The Productive Life

 

 

Lesson Info

The Basics of Energy

We just talked about time. And I wanna now turn to the second ingredient of productivity, which is energy. It's kind of a good chance to check in on how much energy you have right now. I would encourage you guys doin' it. I would encourage folks online to also check in on how much energy you have right now. Just outta 10. You know, check in with yourself between zero and 10, 10 bein', you know, man I'm so pumped up, and zero bein' asleep I guess? (laughter) Where do you fall? Just shout out a number. Eight. Eight, oh wow! That's pretty good. Yeah, it's pretty good. That's awesome. (laughter) So over the course of the day, our energy can fluctuate quite a bit. You know, we start the day, maybe at a four and a half or so when we wake up, and then we're a bit groggy, but we get some coffee into us and then we kind of surf this wave and then lunch hits. Then we get that post-lunch crater, where our energy kind of tapers off in the afternoon, and then maybe we have another coffee and ...

that spikes it and then we recharge and have maybe a few drinks at night. Crack open that box of wine, whatever your drink of choice is. But our energy fluctuates. And because energy is the fuel we burn over the course of the day in order to be productive, our productivity fluctuates too. And seeing this idea is positively enlightening, because instead of being controlled by these waves, we can surf them! And that feels amazing. One quick experiment that I touched on before in the last module was being a total slob for a week. And this is a picture from that experiment. (laughter) You guys have onesies in the USA, right. (laughter) Now this is me in the middle of that, I think I still own that onesie. You know, a lot piece of memorabilia that we'll be auctioning after, no I'm just kidding. (laughter) This is a picture taken during that experiment. So for one week, I didn't work out. I didn't meditate. I didn't shave. I didn't wake up early which I was doing the 5:30 experiment, close to that time. And I didn't socialize with people. Which is another huge source of energy that we've got. I watched a minimum of two hours of TV every single day. And only after this experiment did I find that the average American watches over four hours of TV every single day, and that's a lot of time and it kind of speaks to the value of looking at your hotspots and the areas of your life, and where you're investing this time. Because if you add that up, I think I ran the numbers once, and the average American over the course of their life, Canadians we are much worse. It's colder up there, so we probably watch more. We can't go outside. It adds up to 16.9 years of your life. That's a lot of time. People always wanna live longer, but the time is there. We're just spending it in a way that isn't meaningful. So, I showered as little as possible to the behest of my roommates. This was my shower schedule. This week, I showered once on Wednesday, and I couldn't quite make it through the end of the week (laughs). I showered 10:00 AM on Sunday, unfortunately. I should have showered just once. I ordered takeout every single day. I will now show you my favorite slide in the whole slideshow. This is the takeout schedule. So at last once a day, you know, Burger King, whopper meal, on Monday. Look at Tuesday man. We got some chicken strips, fries, Coke, Doritos, beef jerky, Red Bull and chocolate. Man, that was a, I think I took it a bit easier the next day. I love food but it has a diminishing (faint speaking) utility toward the end of the week. And while, of course, this was a productivity experiment, I tried to be as productive as possible over the course of this week. And what I found, it broadened the way I saw productivity. Where it wasn't just about time, but I begin viewing it in a more holistic fashion, because if you zoom out, a common theme today, you'll see that there are things beyond our time, that influence how productive we are. And in this experiment, I eliminated essentially, every source of energy that I had. Energy being the fuel that we burn over the course of the day in order to be productive, and that showed me in, admittedly, extreme fashion, just how important the basics are. You know, you could talk about productivity hacks all day, day in, day out. You can pick up books, you can read, but sometimes it's the basic things that matter the most. Things like how we eat, how much physical activity do we get, how much sleep we get, and the quality of sleep that we get. These matter more than almost anything else 'cause if we don't have energy, we don't have productivity. Food. You know, there are ways that we can eat for energy. By doing things like eating fewer processed foods that burn over an extended period of time. Not sugary foods that spike how much energy you have and then leave you in an energy crater afterwards. You can do things like notice how full you are. Bring some awareness to that. Because it's when we overeat, that we feel sluggish after. Especially, when we overeat things that are highly processed. Elevating our heart rate is another one. (clears throat) By the way, I know that there is some presentation lessons on CreativeLive on how to become a better presenter. One trick, I've watched a couple of them, that they don't talk about, is turning on your fitness tracker when you're presenting, because that'd burn 507 calories over the course, just kind of walking around a little bit. You can get credit for speaking. That's you know, you gotta... (laughter) That's a total tangent, I realize. But physical activity is so essential, whether you're speaking, whether you're going about your day, integrating that into your day. Especially, if you work from home, is crucial. We evolved to walk five to nine miles, every single day. Few of us walk that. But at the same time, this physical activity is such a productive outlet for stress. Right, instead of, you know we have that outlet that we can hit the treadmill, in order to use that as punching bag for how stressed out we feel. And in the environment that we work inside of today, with so many distractions and interruptions and things going on all around us, more demands on our time, we feel overwhelmed. This is as important as it ever has been because exercise destroy stress the science says. It increases blood flow to our brain. It helps our mental performance. It boosts our mental performance by almost every single measure. And so if you feel sluggish, if you feel overwhelmed, ask yourself, you know, do I get this much physical activity, as I evolved to benefit from? The third idea, the third basic thing is sleep. You know sleep, I view it as a way by which we exchange our time for energy. And it turns out the the exchange rate is pretty good. This is very pseudo-scientific. There's little scientific backing to this, but I've a rough rule that I follow, that for every hour of sleep, I miss out on, I miss out on two hours of productivity the next day. And the more you rely on your brain to do good work, the more important this idea becomes. There are some days when I'll get seven hours of sleep, but I know that I'll be able to write twice as much if I sleep for one and a half more hours. So I do, because the calculation makes sense. I save time and benefit overall. The key habit is getting to bed at a decent time, having a solid nighttime ritual. Because it doesn't matter when we wake up. It doesn't if we wake up at 5:30 or 4:30 or 7:30 or 10:30. We'll be just as successful if we're just as deliberate after that point in time. So a few quick strategies for investing in your sleep, less blue light. I thought this was the biggest BS thing on the planet, where when we consume blue light late at night, it disrupts our sleep, but then I looked into the science and when we consume blue light, it inhibits melatonin production in our mind, which tells us to be tired, and so we can't fall asleep. You might notice a pattern that when you use your devices late into the night, not only is your attention disrupted, but your mind is as well because, your body doesn't receive a signal that it's dark, and that it's time to rest. Embrace naps. There's such like a bias against napping. I don't get it. Naps are the most beautiful, especially a coffee nap. If you have a cup of coffee and you set a timer for 25 minutes, it usually takes you five minutes to go to sleep, and you wake up, and you could like throw the earth into the sun, you have so much power! (laughter) And it feels amazing, just how much energy you have after that. No caffeine, eight to 14 hours before bed. It takes the average person, again everybody's wired differently. It takes the average person eight to 14 hours to metabolize caffeine out of their systems. And so, understanding this, that this can disrupt our productivity. And think of your bedroom as a cave. You know, a place that is cool, dark, quiet, helps with our sleep as well. So the basics. Something that we should all be mindful of. Easy to gloss over, but really reflect on this idea, of how am I doing in each of these areas? You know, is my energy good? Am I getting enough sleep? Am I putting good fuel into my body? Am I getting enough physical activity? It's something that is so valuable and so overlooked when it comes to our productivity. It's basic and it's common sense, but it's not common action to think about it.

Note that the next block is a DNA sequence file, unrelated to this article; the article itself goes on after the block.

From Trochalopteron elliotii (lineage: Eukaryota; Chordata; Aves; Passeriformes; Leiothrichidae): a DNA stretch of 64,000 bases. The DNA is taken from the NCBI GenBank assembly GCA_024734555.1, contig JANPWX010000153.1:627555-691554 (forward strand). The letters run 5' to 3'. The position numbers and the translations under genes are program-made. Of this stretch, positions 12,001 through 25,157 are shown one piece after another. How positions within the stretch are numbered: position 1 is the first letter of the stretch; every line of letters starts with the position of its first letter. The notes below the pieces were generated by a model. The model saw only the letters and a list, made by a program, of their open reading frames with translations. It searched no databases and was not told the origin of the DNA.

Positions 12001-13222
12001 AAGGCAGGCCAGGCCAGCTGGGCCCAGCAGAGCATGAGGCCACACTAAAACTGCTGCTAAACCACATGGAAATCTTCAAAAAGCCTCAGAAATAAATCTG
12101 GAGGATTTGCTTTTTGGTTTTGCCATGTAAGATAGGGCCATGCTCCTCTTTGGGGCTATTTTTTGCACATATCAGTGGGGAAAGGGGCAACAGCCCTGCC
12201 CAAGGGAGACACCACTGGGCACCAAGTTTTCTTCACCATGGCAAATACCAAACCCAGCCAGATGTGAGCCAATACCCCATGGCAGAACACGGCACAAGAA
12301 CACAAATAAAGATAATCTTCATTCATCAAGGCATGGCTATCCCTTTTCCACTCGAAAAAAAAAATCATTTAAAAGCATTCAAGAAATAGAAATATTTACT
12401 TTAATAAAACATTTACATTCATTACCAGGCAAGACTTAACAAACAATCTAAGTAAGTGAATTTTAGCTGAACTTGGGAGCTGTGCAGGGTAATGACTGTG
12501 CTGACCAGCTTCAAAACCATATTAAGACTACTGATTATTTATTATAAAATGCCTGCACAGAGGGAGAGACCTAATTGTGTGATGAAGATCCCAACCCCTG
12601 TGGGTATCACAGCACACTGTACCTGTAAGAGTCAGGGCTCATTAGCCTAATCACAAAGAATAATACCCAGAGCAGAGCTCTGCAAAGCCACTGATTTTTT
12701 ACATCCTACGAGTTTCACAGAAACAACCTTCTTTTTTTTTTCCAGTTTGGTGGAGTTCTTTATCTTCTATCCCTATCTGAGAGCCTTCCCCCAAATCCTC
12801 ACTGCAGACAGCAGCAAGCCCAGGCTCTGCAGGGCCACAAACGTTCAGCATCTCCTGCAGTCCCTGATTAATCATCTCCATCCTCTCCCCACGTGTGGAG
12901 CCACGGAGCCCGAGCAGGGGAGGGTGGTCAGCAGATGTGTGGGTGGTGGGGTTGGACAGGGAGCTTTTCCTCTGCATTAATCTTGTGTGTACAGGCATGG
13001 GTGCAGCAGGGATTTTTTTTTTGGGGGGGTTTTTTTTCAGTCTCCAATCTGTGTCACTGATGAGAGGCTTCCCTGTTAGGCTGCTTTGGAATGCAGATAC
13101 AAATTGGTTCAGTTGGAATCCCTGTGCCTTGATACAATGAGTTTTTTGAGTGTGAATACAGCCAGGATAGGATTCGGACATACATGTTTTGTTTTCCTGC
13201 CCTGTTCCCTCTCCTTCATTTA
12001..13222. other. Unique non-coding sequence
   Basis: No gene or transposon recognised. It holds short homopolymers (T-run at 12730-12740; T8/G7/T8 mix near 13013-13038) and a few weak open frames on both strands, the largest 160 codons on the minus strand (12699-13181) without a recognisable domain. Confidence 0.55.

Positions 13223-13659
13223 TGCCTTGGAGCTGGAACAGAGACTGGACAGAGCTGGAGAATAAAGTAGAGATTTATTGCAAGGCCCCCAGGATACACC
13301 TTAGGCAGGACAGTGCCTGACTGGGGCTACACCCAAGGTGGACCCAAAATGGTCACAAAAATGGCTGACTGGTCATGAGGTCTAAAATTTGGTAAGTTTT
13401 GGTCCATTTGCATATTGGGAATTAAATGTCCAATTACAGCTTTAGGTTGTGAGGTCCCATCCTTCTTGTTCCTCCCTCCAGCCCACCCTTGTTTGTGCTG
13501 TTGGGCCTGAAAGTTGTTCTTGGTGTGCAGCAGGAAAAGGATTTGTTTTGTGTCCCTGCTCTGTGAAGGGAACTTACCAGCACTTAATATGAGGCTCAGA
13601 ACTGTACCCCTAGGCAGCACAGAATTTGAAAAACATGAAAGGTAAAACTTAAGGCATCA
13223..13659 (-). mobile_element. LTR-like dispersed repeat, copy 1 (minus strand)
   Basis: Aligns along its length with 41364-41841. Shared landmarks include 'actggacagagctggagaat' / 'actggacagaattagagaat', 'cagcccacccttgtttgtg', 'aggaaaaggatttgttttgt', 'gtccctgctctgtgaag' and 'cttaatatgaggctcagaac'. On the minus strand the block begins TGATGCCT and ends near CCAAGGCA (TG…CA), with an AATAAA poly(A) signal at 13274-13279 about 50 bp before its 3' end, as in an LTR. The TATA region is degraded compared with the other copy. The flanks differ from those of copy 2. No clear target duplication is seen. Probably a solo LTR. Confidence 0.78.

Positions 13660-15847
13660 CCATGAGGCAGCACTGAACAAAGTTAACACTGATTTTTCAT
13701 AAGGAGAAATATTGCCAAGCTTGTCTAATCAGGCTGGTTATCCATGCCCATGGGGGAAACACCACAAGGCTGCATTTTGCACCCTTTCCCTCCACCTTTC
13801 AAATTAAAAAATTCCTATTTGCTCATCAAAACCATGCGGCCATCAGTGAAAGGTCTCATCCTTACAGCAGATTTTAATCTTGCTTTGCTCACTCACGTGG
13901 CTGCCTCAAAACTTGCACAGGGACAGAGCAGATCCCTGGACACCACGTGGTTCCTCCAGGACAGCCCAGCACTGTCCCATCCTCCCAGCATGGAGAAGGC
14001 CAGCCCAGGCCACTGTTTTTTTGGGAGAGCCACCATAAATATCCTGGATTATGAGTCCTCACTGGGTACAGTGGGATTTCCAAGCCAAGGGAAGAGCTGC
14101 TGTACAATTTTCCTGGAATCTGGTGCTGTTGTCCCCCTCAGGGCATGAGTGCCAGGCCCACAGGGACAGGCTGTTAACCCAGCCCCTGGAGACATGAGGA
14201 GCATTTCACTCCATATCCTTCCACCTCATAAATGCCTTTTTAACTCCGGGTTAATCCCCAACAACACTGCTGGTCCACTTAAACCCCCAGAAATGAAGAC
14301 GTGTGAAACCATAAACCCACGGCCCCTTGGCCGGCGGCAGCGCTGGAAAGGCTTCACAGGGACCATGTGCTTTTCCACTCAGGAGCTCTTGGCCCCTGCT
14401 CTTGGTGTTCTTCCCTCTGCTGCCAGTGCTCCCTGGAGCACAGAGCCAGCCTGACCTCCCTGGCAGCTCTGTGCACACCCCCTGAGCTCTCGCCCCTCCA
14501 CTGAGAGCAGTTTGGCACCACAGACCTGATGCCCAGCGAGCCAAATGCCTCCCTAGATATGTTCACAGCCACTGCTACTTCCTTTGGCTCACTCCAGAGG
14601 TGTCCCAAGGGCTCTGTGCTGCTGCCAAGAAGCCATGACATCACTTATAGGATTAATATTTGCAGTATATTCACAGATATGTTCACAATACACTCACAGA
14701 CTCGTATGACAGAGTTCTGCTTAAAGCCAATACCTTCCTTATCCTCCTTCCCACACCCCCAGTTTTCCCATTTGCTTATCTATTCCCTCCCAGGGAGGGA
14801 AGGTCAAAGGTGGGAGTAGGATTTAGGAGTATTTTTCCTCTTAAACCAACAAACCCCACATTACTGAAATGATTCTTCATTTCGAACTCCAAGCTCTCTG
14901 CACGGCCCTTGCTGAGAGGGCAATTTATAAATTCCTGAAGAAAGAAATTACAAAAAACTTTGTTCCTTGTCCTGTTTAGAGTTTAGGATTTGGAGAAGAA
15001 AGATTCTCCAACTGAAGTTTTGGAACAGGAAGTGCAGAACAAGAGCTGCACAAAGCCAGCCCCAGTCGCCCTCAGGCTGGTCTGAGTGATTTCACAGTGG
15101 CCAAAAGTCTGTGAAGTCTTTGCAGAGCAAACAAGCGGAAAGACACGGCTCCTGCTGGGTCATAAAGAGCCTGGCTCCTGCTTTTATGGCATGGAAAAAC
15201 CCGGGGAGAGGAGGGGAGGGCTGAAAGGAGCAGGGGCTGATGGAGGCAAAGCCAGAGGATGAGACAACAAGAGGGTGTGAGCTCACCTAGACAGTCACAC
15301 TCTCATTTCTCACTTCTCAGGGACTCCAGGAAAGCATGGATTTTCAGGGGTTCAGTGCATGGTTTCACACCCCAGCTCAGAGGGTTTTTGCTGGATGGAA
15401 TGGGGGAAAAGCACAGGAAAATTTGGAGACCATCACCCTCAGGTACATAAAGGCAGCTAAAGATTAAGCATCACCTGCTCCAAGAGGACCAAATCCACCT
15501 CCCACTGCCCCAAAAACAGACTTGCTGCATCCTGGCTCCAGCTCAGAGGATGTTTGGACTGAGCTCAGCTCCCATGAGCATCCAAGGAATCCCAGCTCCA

Class Description

The first 100 eligible purchasers of this class will receive 
The Productivity Project: Accomplishing More by Managing Your Time, Attention, and Energy
Limit one Offer per person. Additional exclusions may apply - visit creativelive.com/now for full details.

It’s a common refrain: “If I only I had more hours in the day, I’d be able to get everything done.” But since finding more hours isn’t an option, we search for ways to be more productive—to better use our limited time to not only complete our required tasks but also accomplish our loftier goals.

Chris Bailey, author of “The Productivity Project,” spent a year of his life conducting productivity experiments on himself in order to discover the secrets to living the most productive life possible. He’ll share his most insightful lessons on how to work deliberately rather than reactively, manage your energy better, avoid excessive procrastination and have more time to do what you find meaningful in life.

In this class, you’ll learn how to:

  • Slow down and work more deliberately.
  • Shrink or eliminate the unimportant from your life.
  • Focus on your highest-leverage tasks that give you the greatest return.
  • Schedule less time for important tasks.
  • Distract yourself from inevitable distractions.
  • Develop productive procrastination.
  • Use a healthy diet, sleep and exercise to be more productive.
  • Strive for imperfection.
  • Form good habits so your productivity is automatic.
  • Motivate yourself by understanding why you want to get something done.